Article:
Using a combination of genetic, biochemical, and molecular approaches to study chromatin-remodeling complexes, including their roles in transcriptional regulation, structural maintenance, post-translational modifications, and cell fate specification.
Understanding how different cells behave during organ development and how their abnormalities lead to diseases such as cancer. Focusing on prostate organ development and homeostasis and cellular behaviors in the initiation of prostate cancer.
Understanding the role of epithelial cell differentiation in epidermal wound healing and in cutaneous immune responses. Characterizing the development and homeostatic maintenance of regulatory T cells.
Studying glia-neuron interaction, structural plasticity during learning, and brain pathologies. One goal is to reveal the structural basis of motor rehabilitation in the post-stroke brain, with the aim of facilitating the design of improved stem cell-based therapies.
Studying how stem cells make the decision to become a particular type of mature blood cell, and how this process goes wrong to cause disease. Using a variety of approaches, including bioinformatics. The long-term goal is to provide a comprehensive understanding of cell fate decisions at the molecular, cellular, and systems biology levels that will facilitate our ability to direct specific fates and improve clinical applications of stem cell therapy.
David Haussler (Program Director)
Investigating the ultraconserved elements in the human genome, which appear to be distal enhancers for key genes involved in early development. Exploring the role of non-coding RNAs in human stem cell differentiation through high-throughput RNA sequencing. Incorporating embryonic stem cell expression data into the UCSC Genome Browser.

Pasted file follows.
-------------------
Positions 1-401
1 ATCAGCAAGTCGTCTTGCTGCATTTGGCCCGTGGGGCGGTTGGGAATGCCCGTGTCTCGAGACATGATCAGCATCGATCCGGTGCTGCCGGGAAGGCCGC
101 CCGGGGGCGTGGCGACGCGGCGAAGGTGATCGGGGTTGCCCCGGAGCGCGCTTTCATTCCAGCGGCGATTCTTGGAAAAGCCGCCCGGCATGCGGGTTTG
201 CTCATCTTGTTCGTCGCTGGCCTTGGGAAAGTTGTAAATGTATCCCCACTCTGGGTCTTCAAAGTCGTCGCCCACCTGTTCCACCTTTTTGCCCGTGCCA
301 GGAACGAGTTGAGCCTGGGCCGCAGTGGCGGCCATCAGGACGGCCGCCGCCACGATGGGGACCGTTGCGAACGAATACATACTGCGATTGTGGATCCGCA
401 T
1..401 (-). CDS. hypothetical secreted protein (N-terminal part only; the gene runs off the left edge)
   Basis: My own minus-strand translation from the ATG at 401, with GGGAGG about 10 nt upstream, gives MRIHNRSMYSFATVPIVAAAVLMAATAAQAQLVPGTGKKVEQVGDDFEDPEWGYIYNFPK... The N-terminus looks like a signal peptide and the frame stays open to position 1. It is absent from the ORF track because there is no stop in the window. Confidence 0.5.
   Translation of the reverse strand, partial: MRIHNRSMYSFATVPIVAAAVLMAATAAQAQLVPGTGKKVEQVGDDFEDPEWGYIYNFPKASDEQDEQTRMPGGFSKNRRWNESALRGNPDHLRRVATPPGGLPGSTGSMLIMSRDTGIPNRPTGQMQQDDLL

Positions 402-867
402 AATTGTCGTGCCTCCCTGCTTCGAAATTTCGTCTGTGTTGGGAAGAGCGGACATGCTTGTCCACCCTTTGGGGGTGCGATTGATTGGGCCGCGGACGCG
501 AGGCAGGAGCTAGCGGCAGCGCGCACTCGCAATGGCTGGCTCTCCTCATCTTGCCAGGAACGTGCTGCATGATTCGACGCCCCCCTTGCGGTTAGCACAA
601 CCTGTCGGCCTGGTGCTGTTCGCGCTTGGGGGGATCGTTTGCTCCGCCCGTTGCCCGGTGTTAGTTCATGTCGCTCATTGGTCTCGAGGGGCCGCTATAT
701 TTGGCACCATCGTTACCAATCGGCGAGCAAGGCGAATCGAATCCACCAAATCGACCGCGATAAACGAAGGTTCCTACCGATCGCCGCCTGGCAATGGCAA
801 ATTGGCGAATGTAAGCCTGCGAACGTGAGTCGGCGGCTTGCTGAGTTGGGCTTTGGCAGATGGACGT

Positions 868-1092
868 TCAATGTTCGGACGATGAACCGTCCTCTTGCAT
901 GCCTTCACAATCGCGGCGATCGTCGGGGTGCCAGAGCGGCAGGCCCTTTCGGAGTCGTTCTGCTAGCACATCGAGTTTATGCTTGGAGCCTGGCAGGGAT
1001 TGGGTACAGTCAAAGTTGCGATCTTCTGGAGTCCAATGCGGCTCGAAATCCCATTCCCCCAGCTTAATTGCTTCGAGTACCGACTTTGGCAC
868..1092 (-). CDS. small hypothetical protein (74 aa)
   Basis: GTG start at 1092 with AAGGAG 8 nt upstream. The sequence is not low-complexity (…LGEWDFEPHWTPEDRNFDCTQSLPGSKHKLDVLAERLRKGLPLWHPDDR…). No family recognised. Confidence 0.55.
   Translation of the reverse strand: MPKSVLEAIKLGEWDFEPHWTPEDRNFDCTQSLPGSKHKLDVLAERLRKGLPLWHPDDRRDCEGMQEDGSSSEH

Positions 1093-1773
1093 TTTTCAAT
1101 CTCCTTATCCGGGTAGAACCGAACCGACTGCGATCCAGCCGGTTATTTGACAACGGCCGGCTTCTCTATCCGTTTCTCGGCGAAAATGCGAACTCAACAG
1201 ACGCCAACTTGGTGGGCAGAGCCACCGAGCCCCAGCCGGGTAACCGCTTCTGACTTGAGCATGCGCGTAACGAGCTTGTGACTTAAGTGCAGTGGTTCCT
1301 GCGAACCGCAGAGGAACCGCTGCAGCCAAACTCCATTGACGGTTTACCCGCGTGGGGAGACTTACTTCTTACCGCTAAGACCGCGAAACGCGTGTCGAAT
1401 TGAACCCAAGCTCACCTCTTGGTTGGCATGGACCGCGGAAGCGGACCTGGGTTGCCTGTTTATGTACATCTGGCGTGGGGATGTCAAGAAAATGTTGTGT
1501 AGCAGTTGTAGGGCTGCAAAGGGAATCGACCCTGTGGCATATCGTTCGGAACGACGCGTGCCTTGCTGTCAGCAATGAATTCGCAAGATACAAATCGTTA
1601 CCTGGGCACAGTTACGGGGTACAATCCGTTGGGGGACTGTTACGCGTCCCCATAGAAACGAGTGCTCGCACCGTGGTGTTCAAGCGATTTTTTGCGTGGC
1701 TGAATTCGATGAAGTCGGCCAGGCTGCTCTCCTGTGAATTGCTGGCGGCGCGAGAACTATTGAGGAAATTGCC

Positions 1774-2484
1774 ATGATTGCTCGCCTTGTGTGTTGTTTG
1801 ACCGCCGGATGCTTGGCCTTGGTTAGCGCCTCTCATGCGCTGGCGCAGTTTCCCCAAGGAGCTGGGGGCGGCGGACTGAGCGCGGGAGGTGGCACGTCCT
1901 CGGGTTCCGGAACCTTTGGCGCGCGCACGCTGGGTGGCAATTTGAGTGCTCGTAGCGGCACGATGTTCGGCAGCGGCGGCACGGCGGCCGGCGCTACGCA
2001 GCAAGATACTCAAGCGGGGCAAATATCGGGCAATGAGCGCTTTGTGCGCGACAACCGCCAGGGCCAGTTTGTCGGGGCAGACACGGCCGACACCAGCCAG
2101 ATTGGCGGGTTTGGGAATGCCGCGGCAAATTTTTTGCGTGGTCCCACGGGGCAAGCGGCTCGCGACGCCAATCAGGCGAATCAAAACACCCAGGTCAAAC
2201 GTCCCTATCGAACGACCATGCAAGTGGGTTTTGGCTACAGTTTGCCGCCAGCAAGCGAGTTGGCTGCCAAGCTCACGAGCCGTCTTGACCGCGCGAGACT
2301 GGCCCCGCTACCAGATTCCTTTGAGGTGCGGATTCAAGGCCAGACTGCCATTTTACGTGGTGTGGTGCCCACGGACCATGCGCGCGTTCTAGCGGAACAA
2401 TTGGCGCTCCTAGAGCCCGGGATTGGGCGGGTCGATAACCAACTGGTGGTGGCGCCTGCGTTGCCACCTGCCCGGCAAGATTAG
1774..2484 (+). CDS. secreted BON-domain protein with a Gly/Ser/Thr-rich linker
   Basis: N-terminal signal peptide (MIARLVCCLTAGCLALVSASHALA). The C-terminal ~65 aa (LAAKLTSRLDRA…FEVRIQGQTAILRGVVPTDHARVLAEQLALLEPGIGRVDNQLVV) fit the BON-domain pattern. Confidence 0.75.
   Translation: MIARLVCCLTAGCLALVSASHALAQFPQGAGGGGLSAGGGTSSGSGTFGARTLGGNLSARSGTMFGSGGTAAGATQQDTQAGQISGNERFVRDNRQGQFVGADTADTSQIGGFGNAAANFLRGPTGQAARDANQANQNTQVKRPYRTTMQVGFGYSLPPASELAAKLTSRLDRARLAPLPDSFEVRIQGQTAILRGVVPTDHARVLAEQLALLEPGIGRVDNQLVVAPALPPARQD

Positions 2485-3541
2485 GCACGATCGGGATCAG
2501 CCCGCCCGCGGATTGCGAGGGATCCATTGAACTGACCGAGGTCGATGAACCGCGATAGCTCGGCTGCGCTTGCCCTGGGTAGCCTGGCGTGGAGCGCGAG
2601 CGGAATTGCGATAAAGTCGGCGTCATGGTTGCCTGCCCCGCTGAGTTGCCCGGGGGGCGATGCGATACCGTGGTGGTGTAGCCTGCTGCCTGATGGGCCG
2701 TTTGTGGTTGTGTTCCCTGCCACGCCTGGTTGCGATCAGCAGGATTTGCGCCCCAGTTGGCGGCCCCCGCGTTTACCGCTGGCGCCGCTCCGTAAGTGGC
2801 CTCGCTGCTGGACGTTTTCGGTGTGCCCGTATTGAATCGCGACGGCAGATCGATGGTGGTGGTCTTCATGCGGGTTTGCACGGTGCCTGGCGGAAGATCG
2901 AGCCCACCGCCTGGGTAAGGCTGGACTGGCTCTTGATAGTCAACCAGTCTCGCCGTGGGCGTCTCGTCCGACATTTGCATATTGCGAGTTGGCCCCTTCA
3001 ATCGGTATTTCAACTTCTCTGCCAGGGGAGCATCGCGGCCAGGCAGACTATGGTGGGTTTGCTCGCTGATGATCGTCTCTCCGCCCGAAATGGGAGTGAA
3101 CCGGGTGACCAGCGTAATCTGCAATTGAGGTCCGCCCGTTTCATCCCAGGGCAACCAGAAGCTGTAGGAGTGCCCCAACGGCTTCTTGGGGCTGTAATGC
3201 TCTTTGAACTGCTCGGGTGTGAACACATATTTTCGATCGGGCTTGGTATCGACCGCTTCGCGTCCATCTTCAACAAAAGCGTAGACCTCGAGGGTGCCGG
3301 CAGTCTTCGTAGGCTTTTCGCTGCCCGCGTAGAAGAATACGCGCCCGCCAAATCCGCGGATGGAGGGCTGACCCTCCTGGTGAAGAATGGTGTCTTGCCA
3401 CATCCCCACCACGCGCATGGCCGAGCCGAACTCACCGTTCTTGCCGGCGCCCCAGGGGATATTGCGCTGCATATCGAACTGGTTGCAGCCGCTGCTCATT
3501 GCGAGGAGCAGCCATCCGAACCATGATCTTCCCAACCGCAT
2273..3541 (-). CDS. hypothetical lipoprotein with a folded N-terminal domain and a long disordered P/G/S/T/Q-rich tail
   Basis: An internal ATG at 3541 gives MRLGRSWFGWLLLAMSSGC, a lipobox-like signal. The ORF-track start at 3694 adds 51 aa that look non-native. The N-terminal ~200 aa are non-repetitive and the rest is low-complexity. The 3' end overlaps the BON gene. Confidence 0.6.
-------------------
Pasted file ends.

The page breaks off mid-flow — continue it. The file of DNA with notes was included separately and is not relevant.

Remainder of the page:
On a genome-wide level, using computational inference of differently expressed genes to trace evolutionary origins, regulatory networks, and chromatin dynamics in the developmental processes involved in the differentiation of blood line stem cells.
Developing biomimetic systems, implantable electronic devices that interact with living tissues, to restore abilities that have been lost through injury or disease.
Bringing evolutionary considerations to the forefront as we move towards stem cell therapies by exploring the evolutionary biology of stem cells, especially the probability of renewal and the great variability shown by genetically identical stem cells from adjacent niches. Determining what sets the number of stem cells in the villi. Investigating the production of transit amplifying cells in response to challenges to the hematopoietic system.
Identifying the fundamental basis of crosstalk between the circadian clock and DNA damage checkpoint response to understand how disruption of the clock regulates oncogenesis. Integrating diverse experimental approaches from cell biology to solution NMR spectroscopy to gain an atomic-level understanding of the clock, as well as providing new targets and/or a temporal basis for improved therapeutic intervention in cancer.
Elucidating the biochemical determinants of protein interaction affinity and specificity and how these factors are affected by regulatory modifications to protein composition and structure. Applying a variety of structural and biochemical techniques to learn in molecular detail how structural changes and chemical modifications affect biological function.